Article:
An investigation of the effect of rapid slurry chilling on blown pack spoilage of vacuum-packaged beef primals
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CitationReid, R., Fanning, S., Whyte, P., Kerry, J. and Bolton, D. (2017) 'An investigation of the effect of rapid slurry chilling on blown pack spoilage of vacuum-packaged beef primals', Letters in Applied Microbiology, 64(2), pp. 177-181. https://doi.org/10.1111/lam.12703
AbstractThe aim of this study was to investigate if rapid slurry chilling would retard or prevent blown pack spoilage (BPS) of vacuum-packaged beef primals. Beef primals were inoculated with Clostridium estertheticum subspp. estertheticum (DSMZ 8809), C. estertheticum subspp. laramenise (DSMZ 14864) and C. gasigenes (DSMZ 12272), and vacuum-packaged with and without heat shrinkage (90°C for 3 s). These packs were then subjected to immediate chilling in an ice slurry or using conventional blast chilling systems and stored at 2°C for up to 100 days. The onset and progress of BPS was monitored using the following scale; 0‑no gas bubbles in drip; 1‑gas bubbles in drip; 2‑loss of vacuum; 3‑‘blown’; 4‑presence of sufficient gas inside the packs to produce pack distension and 5‑tightly stretched, ‘overblown’ packs/packs leaking. Rapid slurry chilling (as compared to conventional chilling) did not significantly affect (P > 0.05) the time to the onset or progress of BPS. It was therefore concluded that rapid chilling of vacuum-packaged beef primals, using an ice slurry system, may not be used as a control intervention to prevent or retard blown pack spoilage.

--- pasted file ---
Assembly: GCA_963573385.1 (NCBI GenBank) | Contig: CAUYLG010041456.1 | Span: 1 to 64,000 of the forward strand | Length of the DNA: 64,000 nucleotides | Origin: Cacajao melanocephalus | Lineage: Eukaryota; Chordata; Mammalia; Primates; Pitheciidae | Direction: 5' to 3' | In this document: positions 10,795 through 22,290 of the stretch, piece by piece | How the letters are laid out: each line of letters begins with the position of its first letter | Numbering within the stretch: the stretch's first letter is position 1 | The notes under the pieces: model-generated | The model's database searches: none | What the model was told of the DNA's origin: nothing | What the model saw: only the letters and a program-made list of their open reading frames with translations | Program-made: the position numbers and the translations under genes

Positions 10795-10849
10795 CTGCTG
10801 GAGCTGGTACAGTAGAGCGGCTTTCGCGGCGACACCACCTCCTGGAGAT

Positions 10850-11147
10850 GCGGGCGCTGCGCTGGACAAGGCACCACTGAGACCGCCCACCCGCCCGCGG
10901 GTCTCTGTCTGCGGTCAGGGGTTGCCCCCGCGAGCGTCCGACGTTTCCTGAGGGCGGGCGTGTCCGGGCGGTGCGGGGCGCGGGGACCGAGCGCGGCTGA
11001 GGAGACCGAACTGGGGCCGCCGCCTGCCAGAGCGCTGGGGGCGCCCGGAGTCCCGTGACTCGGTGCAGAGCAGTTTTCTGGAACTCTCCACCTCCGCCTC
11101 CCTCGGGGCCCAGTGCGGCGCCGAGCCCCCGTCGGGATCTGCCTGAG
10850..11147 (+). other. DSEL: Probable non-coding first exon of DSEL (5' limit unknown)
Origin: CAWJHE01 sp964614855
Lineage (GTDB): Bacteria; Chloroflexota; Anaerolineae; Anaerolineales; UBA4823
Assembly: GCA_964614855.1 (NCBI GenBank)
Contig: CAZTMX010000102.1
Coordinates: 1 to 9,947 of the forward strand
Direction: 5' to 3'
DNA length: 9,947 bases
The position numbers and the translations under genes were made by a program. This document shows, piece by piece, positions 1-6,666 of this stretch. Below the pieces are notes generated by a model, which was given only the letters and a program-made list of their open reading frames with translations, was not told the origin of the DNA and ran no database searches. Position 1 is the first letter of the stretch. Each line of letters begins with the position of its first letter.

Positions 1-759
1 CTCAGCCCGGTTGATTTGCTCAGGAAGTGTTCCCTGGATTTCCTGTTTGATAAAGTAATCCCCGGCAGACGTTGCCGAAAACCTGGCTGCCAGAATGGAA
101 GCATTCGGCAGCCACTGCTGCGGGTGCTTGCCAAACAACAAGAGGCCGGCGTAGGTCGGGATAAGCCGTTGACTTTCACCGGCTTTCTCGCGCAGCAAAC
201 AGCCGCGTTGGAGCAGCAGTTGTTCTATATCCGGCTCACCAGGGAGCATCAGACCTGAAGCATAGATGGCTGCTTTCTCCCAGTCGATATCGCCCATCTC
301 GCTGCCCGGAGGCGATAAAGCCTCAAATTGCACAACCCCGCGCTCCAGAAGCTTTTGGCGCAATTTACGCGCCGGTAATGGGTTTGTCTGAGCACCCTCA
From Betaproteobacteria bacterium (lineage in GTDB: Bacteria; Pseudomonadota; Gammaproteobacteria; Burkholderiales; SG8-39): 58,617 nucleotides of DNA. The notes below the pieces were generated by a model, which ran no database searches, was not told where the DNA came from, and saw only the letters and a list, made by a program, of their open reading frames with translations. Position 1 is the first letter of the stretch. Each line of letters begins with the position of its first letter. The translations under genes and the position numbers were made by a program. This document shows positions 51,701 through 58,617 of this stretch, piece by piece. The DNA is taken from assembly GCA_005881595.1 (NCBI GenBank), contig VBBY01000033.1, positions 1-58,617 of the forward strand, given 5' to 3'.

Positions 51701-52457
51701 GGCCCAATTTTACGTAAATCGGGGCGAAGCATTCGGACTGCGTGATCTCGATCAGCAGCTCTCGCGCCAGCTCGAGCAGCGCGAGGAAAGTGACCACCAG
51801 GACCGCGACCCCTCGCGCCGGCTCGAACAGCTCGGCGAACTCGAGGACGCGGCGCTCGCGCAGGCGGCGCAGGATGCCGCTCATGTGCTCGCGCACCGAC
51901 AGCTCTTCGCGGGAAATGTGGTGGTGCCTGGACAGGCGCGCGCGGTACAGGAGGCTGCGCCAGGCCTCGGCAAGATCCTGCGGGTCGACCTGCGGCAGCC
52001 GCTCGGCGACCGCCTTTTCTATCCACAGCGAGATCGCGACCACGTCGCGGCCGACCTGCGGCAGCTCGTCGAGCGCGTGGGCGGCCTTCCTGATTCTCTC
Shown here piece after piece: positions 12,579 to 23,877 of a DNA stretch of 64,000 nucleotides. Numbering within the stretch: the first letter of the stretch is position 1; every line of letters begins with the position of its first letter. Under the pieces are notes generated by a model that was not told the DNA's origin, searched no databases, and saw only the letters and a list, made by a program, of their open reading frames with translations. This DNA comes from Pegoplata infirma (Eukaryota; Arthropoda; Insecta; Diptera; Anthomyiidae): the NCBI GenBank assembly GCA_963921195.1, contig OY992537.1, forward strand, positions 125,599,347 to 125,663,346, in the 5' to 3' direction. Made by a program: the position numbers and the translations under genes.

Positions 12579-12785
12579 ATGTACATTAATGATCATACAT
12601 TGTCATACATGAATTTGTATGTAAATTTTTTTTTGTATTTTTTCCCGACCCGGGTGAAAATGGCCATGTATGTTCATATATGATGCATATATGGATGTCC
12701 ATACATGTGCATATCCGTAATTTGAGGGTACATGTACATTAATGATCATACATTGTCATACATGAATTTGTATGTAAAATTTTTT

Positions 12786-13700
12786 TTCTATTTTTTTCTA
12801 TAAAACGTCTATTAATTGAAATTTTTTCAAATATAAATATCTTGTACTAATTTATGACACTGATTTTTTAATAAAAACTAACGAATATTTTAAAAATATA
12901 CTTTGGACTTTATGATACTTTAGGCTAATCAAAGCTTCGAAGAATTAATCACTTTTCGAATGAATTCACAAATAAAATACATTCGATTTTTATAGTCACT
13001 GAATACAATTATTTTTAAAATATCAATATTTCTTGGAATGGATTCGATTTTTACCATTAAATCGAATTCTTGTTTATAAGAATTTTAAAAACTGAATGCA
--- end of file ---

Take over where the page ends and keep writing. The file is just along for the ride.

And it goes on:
FunderDepartment of Agriculture, Fisheries and Food, Ireland
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